Sunday marked a momentous occasion for myself but mostly for Arizona, as she made an amazing return to the working world after an extensive eight-month long break. Because of seasonal illnesses, the flooding, a bad case of thrush, family obligations, and in general – life – Arizona had not been ridden since January. This weekend I was presented with the opportunity to ride with my barn owner and friend, Alberto, and quickly became excited knowing this was to be our comeback!

After such a long break I was worried of course for my own safety and anxious to see how she would handle herself. She has never been a BAD horse, no obstructive habits, no crazy bolting episodes, but she does spook sometimes. Some rides there are no scares and some rides there may be 1-2. When I first bought her last year she hadn’t been seriously ridden in about four years. Once in a while someone would hop on or even take her out but nothing serious or consistent. That first ride on her the steering was a bit rough and she didn’t enjoy being worked at all. She also had a huge spook right out of the gate. We kept at it and she got better and better.

This past weekend was flawless! We rode for about an hour 1/2 in the fields on a route we haven’t even gone through before. There were no surprises however we did ride with one of her barn mates that is fresh out of 30 days of training. Even she was wonderful. The unused fields were serene with a decent breeze. It was still pretty hot for 8:30 in the morning but at least there were no mosquitoes!

I’m beyond proud of my girl. I think she may have even enjoyed herself this time, being happy to get out and explore a new place with her horsey pal Luna. (Beautiful buckskin mare pictured below, ridden by Alberto.) Either way she sure takes care of me and I couldn’t love her more ❤

Arizona The QH Mare On A RideArizona The QH Mare On A Ride Arizona The QH Mare On A Ride

Arizona Gets Mud Fever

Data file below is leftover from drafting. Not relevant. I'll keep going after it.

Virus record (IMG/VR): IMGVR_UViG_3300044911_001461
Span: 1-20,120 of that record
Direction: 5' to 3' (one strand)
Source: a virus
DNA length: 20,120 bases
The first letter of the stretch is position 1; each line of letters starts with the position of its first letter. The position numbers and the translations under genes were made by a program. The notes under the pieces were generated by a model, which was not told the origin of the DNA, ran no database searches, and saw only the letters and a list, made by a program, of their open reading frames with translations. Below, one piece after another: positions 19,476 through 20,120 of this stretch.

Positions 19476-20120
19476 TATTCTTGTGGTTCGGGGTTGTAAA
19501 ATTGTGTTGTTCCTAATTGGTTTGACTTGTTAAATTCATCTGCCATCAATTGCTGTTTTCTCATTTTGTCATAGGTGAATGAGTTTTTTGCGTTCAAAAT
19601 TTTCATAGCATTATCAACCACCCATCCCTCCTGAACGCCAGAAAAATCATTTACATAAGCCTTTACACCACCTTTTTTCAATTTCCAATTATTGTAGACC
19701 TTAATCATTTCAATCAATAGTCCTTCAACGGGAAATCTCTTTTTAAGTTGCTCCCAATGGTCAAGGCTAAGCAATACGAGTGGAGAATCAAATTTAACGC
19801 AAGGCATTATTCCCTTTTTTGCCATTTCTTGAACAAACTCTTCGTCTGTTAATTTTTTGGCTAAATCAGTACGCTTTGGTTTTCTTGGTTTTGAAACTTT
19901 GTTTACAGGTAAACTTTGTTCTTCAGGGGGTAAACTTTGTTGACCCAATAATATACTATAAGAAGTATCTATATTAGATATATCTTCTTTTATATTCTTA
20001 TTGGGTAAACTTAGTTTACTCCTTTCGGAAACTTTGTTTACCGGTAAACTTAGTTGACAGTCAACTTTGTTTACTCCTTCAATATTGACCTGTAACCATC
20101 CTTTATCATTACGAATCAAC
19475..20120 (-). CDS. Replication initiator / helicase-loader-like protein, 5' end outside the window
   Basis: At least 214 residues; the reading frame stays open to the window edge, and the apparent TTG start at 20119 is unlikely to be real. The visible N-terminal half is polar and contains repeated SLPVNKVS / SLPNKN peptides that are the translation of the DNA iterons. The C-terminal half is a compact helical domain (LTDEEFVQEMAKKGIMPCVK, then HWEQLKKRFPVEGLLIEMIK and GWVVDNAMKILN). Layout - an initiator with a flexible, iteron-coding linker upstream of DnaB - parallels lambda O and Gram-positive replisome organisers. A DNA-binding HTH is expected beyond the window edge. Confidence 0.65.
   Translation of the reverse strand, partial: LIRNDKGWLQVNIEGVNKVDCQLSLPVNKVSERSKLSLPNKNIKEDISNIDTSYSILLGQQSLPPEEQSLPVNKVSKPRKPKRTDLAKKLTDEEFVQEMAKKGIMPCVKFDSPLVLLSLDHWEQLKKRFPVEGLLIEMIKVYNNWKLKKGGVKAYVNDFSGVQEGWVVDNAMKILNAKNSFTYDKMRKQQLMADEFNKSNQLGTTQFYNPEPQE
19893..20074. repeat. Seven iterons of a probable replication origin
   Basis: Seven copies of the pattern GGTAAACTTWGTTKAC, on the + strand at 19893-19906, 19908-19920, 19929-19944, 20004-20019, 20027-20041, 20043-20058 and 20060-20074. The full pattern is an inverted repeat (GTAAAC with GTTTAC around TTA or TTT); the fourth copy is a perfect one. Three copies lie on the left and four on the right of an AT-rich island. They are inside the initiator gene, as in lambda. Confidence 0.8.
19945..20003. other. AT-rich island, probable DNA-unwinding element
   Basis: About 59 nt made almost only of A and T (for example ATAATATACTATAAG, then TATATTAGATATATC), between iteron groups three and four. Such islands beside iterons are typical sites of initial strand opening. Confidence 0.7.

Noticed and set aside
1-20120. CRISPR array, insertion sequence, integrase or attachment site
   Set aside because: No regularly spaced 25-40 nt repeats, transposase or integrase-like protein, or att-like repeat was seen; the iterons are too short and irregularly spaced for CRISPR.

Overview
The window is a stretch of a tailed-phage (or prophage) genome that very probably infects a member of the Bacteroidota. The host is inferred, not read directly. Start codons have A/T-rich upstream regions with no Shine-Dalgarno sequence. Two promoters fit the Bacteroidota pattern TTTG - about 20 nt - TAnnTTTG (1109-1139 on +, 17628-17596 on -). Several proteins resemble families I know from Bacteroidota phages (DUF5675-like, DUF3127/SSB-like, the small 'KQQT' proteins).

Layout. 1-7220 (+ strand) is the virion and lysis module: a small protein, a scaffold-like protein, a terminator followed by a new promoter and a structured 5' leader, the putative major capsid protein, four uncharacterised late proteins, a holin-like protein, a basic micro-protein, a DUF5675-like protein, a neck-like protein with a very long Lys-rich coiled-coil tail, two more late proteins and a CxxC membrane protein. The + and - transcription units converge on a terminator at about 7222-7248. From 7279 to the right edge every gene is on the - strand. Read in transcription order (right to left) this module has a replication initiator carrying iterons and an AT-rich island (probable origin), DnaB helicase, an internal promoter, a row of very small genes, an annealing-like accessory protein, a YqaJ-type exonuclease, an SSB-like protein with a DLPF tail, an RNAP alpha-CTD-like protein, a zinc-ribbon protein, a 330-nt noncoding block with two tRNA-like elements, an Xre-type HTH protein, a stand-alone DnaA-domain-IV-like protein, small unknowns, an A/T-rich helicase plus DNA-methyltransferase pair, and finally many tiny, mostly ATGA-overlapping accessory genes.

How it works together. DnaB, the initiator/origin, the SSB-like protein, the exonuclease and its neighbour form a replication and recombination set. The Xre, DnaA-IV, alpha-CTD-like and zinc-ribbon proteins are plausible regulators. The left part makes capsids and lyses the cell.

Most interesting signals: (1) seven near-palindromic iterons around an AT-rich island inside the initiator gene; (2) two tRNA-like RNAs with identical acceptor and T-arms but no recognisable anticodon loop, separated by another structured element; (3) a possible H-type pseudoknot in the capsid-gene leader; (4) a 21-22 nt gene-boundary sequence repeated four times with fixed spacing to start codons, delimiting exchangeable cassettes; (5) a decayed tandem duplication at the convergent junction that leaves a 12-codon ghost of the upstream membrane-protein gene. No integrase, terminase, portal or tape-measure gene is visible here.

It’s a sad time out at the barn for my Zoni Poni as she begins a four-limbed battle with bacterial fungus of the pasterns, aka, mud fever. Each leg is affected and the back two particularly are in some discomfort as they are slightly inflamed. The mud in the pasture has reached an all time high this spring and it’s just beginning to –slowly– dry up. I’m not sure how much good it’ll do us though since we’re expecting three days of stormy rain weather again this week. It’s getting to be pretty miserable out there for our horses and I hope none of the others are affected as we truck through it.

Mud Fever On Arizona's Legs

This was when I discovered it. Monday morning I hand washed the mud off her legs and there it was.

Mud Fever On Arizona's Legs

And this was from earlier today. All dried up and being treated with Banixx spray.

And so my poor miserable horse is confined to her stall until it clears up, which could take weeks up to the entire month. I’ll be going out to hand walk her for a little bit each day and hopefully getting some grass will help cheer her up. She was visibly depressed today when I went out there, as last night was the first night she was refused turn-out. If today is any indication of her spirits it’s going to be a rough few weeks for her, but as her human I will be doing my best!

Pretty Arizona's Profile

After our little walk/graze I sat in her stall for a while, just dozing off and enjoying the breeze and her company.

Arizona Scratches